As I’m not co-hosting MARM this year, I was determined to at least participate. This, of course, allows for a much more relaxed timeline (I had until the end of November!) and Dearly is all I have to show for it. But I was happy to finally read it – it escaped me last year when it first came out.
I have consistently liked Margaret Atwood’s poetry; it often tells a story–even if it’s just a short one–and it often makes me giggle. In interviews I have read/heard MA talk about how much she enjoys writing, and it always shows.
One of the great and fun things about reading and writing about Margaret Atwood is that she’s been around a long time, so when you go searching for something specific you end up down a deep, deep rabbit hole of videos and articles about her. I found this one from 1967 when reading a review of Dearly in The Star.
The poems in Dearly are broken up into 5 sections and, according to Atwood, who was interviewed by The Star for their review, they are: 1) things fading away, 2) gender issues, 3) supernatural metaphors, 4) nature and climate, and 5) the fading away and death of her partner Graeme.
A little taste from each section…
“Late Poems” from Section 1:
"These are the late poems. Most poems are late of course: too late, like a letter sent by a sailor that arrives after he's drowned." "Cicadas" from Section 2: "Finally after nine years of snouting through darkness he inches up scarred bark and cuts loose the yammer of desire: the piercing one-note of a jackhammer, vibrating like a slow bolt of lightning splitting the air and leaving a smell like burnt tarpaper." "September Mushrooms" from Section 3: "In the tree shade, stealthily, they nosed up through the sandy loam and the damp leaf litter-- a sliver of colour, then another-- bringing their cryptic news of what goes on down there: the slow dissolve of lignum, the filaments, the little nodes like fists, assembling their nets and mists." "Tracking the Rain" from Section 4: "All day it's been pending, the rain. It gathers, it withholds. We thumb our touchscreens, consulting the odds on the radar maps: green puddles flow from west to east, vanishing before they hit the dot that's us. A stretched red dot, like a comic-book voice devoid of words, like an upside-down teardrop. That's where we're living now, inside this dot the colour of a heated toaster; inside this dry red bubble." "Dearly" from Section 5: "It's an old word, fading now. Dearly did I wish. Dearly did I long for. I loved him dearly. I make my way along the sidewalk mindfully, because of my wrecked knees about which I give less of a shit than you may imagine since there are other things, more important-- wait for it, you'll see--"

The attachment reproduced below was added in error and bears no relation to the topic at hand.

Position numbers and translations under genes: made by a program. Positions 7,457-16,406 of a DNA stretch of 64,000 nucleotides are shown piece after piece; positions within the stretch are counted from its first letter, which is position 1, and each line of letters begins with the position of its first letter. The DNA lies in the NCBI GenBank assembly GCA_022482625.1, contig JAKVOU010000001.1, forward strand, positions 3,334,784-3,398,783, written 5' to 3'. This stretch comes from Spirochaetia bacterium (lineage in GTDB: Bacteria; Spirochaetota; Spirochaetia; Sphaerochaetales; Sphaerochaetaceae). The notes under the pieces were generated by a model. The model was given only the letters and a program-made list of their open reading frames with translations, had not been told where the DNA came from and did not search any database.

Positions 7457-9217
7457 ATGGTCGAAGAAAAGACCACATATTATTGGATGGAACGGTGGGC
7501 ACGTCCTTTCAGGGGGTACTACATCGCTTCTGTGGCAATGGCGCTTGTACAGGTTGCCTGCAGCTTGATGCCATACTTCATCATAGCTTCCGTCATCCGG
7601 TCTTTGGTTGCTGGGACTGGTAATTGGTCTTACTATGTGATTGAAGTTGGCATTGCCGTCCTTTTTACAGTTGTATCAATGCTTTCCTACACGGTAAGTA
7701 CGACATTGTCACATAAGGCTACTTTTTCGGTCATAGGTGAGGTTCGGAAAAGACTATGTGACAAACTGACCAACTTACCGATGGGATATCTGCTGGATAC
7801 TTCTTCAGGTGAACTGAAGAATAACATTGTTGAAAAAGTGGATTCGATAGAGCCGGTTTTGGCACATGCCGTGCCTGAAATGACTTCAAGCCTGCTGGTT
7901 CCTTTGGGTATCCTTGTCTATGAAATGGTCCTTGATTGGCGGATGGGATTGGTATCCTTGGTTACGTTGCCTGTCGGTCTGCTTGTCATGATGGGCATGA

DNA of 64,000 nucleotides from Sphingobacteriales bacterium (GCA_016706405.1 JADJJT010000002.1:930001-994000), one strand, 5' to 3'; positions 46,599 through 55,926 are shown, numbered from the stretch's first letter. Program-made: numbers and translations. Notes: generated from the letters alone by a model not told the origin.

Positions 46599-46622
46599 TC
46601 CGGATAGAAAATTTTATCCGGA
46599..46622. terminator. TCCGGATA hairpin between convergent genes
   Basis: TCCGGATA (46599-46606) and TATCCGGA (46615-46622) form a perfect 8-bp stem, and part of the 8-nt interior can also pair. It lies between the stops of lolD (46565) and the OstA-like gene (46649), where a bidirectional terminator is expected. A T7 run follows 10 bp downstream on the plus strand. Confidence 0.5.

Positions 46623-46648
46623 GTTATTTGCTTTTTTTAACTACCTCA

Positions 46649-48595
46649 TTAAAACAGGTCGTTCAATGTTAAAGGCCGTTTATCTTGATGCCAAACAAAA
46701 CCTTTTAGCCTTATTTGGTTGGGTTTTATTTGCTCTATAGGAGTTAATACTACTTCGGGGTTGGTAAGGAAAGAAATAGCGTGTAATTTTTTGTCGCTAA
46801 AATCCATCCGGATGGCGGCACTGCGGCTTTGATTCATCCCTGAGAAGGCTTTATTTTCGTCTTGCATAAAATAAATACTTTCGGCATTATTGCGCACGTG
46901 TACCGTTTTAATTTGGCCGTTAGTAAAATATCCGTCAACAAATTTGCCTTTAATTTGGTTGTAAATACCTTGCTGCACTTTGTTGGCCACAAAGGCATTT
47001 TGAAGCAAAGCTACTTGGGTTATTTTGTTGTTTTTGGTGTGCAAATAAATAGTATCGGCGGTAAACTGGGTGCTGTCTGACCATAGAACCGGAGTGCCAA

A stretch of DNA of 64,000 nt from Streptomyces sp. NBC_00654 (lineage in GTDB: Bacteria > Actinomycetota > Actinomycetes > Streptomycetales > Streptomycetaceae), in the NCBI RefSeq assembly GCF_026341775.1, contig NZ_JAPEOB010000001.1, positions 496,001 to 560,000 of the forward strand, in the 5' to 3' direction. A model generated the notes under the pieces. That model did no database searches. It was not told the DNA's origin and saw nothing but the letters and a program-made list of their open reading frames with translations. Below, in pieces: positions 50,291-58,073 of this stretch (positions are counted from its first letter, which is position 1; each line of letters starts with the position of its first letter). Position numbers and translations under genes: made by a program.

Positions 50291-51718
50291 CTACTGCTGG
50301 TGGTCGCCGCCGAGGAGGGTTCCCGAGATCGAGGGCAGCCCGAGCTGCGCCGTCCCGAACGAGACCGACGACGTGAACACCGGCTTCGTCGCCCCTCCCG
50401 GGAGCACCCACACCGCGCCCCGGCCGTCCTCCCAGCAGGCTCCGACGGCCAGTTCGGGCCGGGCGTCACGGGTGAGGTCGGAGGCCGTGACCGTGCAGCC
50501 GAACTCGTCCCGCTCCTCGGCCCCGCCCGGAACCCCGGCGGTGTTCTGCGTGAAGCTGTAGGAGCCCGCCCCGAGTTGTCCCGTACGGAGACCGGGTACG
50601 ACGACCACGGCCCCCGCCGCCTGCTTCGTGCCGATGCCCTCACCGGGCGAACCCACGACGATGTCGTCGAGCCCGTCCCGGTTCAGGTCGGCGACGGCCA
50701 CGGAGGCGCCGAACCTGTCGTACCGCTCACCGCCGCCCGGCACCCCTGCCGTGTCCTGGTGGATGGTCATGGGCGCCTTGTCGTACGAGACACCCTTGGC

I had so much fun last year filling out the Bingo grid; my MA-inspired poem, my MA-inspired food art (scroll to the end of the post), and my “Margaret Atwood Fun Fact” List. This year I have some more facts for you – they have been procured from the CBC interview with Tom Power for Margaret’s 80th birthday (2019), which Marcie has included in her Week 3 post. And, just in case you didn’t know, her interviews are always worth listening to–even when you don’t have time–because you never know what you’re going to learn or what she’s going to say. For example, my youngest daughter became an instant fan when she heard Margaret say that “kids did not evolve to sit in desks.”
Margaret Atwood Fun Facts (#2)
1.I already knew that Margaret’s parents were both from Nova Scotia and that her mother was from the Annapolis Valley, but what I didn’t know is that her father was from the South Shore of Nova Scotia, specifically Upper Clyde (born in 1906). I mean, who is from Upper Clyde?! You can’t get much more rural than that. Next time I’m down that way, I just might take a little detour to check it out!
2. Margaret wrote and illustrated her first book at the age of 7 and called it Annie the Ant. Tom Power reads the first line: “It was late in the afternoon and all the ants were busy, some of them were pulling bugs, others crumbs of bread or cookie, all of these to give their larvae.”
3. Margaret Atwood was a Brownie. I wish I could see a picture of her in her little Brownie dress with the orange and white scarf and brown knee socks.
4. At Sunday School, MA won a prize for best bible verse memorizer AND best essay on Temperance. She argued that when you drink alcohol your capillaries expand which will cause you to freeze to death in a snow bank.
5. As if there was needed another reason to love Margaret Atwood, she loves cats! Her first cat’s name was Percolator and routinely brought her “nocturnal presents.” There are other things to learn about MA and cats in this article in the Guardian from October 2021.
Bonus Fact: This just in! Margaret Atwood is to be celebrated on a stamp by Canada Post.
Have you been reading any Margaret Atwood books, or doing/writing any MA-inspired activities?
Don’t forget to pop over to Buried in Print to read more about #MARM!